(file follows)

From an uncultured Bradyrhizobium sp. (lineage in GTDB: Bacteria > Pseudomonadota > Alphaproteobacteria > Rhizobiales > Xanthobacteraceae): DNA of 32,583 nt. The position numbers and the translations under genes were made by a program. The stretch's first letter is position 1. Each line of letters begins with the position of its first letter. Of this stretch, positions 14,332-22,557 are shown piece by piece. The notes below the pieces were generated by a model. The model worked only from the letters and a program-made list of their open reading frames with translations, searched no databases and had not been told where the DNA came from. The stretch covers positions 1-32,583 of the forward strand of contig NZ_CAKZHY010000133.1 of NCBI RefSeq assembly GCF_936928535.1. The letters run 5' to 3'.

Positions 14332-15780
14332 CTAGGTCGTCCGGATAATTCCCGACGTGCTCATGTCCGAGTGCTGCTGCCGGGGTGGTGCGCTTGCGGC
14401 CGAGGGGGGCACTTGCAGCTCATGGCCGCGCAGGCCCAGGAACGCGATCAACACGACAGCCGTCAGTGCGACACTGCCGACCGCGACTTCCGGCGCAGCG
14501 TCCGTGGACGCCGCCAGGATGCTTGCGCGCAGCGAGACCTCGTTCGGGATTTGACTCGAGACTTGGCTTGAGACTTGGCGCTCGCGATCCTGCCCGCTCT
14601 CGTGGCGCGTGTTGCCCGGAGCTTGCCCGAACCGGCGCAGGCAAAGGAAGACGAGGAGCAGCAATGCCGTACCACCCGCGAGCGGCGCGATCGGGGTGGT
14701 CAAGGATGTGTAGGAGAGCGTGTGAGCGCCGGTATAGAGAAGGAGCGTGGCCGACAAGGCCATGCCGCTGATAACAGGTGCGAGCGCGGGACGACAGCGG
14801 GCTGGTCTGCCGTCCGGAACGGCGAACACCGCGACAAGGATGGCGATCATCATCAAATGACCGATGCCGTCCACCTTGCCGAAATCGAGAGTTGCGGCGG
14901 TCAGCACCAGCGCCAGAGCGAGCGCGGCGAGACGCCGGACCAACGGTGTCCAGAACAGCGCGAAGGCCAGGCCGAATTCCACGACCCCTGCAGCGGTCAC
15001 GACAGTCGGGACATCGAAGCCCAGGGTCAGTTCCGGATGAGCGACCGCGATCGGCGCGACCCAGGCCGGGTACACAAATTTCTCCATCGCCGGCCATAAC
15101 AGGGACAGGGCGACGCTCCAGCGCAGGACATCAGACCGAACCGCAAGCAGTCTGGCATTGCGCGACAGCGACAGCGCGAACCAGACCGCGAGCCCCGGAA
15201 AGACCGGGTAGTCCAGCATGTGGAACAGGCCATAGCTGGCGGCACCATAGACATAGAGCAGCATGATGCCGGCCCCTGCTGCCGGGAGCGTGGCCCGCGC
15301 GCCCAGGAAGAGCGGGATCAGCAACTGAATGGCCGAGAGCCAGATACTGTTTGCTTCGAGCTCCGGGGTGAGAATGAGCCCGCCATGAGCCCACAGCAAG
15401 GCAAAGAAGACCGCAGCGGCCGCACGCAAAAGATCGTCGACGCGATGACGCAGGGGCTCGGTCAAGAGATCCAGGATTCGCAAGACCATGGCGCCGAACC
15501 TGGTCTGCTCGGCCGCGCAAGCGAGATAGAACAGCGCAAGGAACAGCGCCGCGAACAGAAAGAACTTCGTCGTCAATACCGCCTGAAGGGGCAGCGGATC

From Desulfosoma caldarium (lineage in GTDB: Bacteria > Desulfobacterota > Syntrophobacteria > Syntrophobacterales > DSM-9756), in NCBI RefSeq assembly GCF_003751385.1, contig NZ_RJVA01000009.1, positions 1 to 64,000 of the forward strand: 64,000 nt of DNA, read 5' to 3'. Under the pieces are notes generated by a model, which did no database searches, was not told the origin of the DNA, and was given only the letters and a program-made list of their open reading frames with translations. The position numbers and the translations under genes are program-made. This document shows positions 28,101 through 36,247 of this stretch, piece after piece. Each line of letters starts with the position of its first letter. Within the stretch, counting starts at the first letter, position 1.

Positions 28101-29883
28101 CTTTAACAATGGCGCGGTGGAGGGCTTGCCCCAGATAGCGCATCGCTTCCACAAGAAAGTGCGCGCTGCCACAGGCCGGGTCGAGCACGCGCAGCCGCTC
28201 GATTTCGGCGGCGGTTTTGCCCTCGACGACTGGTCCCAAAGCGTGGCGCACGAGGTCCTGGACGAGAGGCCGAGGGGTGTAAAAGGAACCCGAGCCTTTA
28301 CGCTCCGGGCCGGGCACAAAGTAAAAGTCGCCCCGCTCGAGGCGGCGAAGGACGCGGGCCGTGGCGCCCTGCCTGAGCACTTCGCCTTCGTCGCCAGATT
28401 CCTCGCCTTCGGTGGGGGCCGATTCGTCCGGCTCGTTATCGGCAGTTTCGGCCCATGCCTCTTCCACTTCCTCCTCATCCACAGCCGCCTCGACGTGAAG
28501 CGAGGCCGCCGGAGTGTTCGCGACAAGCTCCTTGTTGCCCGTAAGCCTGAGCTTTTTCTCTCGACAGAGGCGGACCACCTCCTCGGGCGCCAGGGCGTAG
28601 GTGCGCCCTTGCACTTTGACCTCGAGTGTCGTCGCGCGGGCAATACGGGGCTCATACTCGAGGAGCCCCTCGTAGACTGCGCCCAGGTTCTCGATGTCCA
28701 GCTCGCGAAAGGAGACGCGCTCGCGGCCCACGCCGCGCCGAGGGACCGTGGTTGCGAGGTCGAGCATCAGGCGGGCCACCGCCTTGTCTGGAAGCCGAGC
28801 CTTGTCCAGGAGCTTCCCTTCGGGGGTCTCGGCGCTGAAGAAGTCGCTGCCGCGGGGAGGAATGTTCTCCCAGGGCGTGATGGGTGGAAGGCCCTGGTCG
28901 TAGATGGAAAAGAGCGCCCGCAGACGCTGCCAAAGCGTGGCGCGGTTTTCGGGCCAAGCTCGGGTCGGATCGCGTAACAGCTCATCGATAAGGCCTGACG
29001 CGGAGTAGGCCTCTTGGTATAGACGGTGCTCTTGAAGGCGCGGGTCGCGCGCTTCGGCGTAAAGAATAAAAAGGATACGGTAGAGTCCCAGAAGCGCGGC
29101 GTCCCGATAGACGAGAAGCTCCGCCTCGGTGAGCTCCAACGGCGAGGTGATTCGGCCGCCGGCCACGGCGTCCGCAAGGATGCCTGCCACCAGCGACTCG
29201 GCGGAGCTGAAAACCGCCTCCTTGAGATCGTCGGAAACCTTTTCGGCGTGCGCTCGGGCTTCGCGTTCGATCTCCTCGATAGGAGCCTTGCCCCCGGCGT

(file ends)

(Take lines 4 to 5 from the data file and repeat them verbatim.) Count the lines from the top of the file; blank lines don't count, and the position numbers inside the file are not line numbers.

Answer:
14401 CGAGGGGGGCACTTGCAGCTCATGGCCGCGCAGGCCCAGGAACGCGATCAACACGACAGCCGTCAGTGCGACACTGCCGACCGCGACTTCCGGCGCAGCG
14501 TCCGTGGACGCCGCCAGGATGCTTGCGCGCAGCGAGACCTCGTTCGGGATTTGACTCGAGACTTGGCTTGAGACTTGGCGCTCGCGATCCTGCCCGCTCT